The latest blockbuster results from the banks were driven to a surprising degree by growth in mortgages and other consumer loans. This was not supposed to happen.
Policy makers and government officials have been warning Canadians for the last several years that they need to stop borrowing and start paying down their already record debt loads in order to avoid a day of reckoning. And for the last several years bank officials have been predicting that loan volumes are about to get a lot smaller.
But according to Moody’s, total loans outstanding continue to grow, threatening the health and stability of the entire economy.
Indeed, “the increasing leverage of the Canadian consumer is an issue that seems likely to persist so long as interest rates remain at record lows,” the rating agency said on Thursday. In other words, officials such as Bank of Canada Governor Mark Carney and Finance Minister Jim Flaherty are wasting their time when they try to persuade consumers to be more prudent.
Statistics Canada reported in June that Canadian household debt to income rose to 152%, the highest level ever, from 150.5% in the previous quarter.
There may come a day that — perhaps because of a sharp rise in interest rates or unemployment — consumers find themselves unable to meet their obligations and the banks get hit by a wave of defaults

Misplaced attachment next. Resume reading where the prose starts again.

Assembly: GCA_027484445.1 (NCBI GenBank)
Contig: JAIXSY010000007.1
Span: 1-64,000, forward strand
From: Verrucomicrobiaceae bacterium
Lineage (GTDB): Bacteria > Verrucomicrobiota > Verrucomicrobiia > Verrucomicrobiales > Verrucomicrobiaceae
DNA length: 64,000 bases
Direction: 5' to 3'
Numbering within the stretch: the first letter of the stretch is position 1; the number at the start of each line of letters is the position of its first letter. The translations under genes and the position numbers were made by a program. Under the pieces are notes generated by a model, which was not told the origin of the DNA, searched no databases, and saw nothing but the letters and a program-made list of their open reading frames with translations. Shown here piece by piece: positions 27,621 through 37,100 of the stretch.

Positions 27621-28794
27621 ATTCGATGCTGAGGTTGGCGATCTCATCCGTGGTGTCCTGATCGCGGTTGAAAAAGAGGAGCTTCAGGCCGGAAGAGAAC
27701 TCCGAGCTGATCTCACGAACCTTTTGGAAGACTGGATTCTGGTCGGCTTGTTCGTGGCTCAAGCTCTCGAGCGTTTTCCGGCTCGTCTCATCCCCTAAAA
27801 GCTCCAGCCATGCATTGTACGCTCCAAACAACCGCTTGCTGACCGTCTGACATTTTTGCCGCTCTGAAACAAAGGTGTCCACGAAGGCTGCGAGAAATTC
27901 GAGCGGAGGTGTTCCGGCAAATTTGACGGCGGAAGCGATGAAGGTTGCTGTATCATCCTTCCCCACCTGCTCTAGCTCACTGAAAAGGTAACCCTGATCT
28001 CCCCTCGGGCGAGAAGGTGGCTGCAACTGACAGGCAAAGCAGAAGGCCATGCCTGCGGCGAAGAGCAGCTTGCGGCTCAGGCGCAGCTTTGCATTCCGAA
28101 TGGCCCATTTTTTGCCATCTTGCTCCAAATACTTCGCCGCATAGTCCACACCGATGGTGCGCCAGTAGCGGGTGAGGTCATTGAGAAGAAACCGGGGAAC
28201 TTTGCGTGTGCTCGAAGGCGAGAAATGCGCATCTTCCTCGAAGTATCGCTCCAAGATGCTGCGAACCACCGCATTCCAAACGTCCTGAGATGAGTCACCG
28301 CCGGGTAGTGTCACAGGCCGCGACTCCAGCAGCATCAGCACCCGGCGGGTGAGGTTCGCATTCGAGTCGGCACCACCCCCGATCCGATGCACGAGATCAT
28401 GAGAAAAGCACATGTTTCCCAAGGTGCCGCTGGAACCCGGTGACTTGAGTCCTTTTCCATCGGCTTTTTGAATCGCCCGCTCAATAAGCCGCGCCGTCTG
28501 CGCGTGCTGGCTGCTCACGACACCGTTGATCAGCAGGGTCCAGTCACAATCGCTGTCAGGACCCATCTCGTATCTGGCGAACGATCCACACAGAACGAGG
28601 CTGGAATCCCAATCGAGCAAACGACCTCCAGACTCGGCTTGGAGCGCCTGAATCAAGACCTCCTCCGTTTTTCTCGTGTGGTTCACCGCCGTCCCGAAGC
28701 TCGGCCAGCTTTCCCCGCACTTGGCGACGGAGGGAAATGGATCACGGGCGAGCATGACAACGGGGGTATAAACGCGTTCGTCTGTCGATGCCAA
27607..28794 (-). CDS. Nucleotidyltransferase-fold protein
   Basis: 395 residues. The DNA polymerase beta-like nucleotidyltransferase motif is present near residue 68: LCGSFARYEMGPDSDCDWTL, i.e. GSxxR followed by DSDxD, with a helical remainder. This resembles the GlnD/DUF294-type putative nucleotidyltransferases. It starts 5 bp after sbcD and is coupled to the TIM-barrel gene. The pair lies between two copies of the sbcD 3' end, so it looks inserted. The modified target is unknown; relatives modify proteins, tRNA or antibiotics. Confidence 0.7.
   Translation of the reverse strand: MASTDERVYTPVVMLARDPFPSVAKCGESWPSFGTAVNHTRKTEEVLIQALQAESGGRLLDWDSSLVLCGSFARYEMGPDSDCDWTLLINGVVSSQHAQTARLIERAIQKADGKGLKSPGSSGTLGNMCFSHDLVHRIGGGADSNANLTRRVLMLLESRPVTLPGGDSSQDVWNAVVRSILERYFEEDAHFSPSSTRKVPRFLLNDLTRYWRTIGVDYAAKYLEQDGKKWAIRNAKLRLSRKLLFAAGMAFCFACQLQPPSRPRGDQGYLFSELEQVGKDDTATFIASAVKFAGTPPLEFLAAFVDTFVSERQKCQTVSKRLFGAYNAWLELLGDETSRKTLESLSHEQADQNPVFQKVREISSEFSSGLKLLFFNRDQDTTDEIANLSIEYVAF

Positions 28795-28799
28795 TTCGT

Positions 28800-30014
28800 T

The issue is a double-edged sword for the banks because consumer lending has always been a key profit driver for the sector, and it’s been especially important since the financial crisis of 2008 as other businesses such as capital markets and securitization slipped into decline. The danger is that there may come a day that — perhaps because of a sharp rise in interest rates or unemployment — consumers find themselves unable to meet their obligations and the banks get hit by a wave of defaults.
Bank officials have predicted on frequent occasions over the past several years that consumer loan growth is about to turn the corner. But despite such comments and despite efforts by policy makers, it has slowed but it has not gone into decline.
The report by Moody’s analyst David Beattie lists a number of potential catalysts including a decline in the price of commodities such as oil, which is already down 20% in the past year. That could result in reduced investment in Canada’s oil sands, leading to falling employment.
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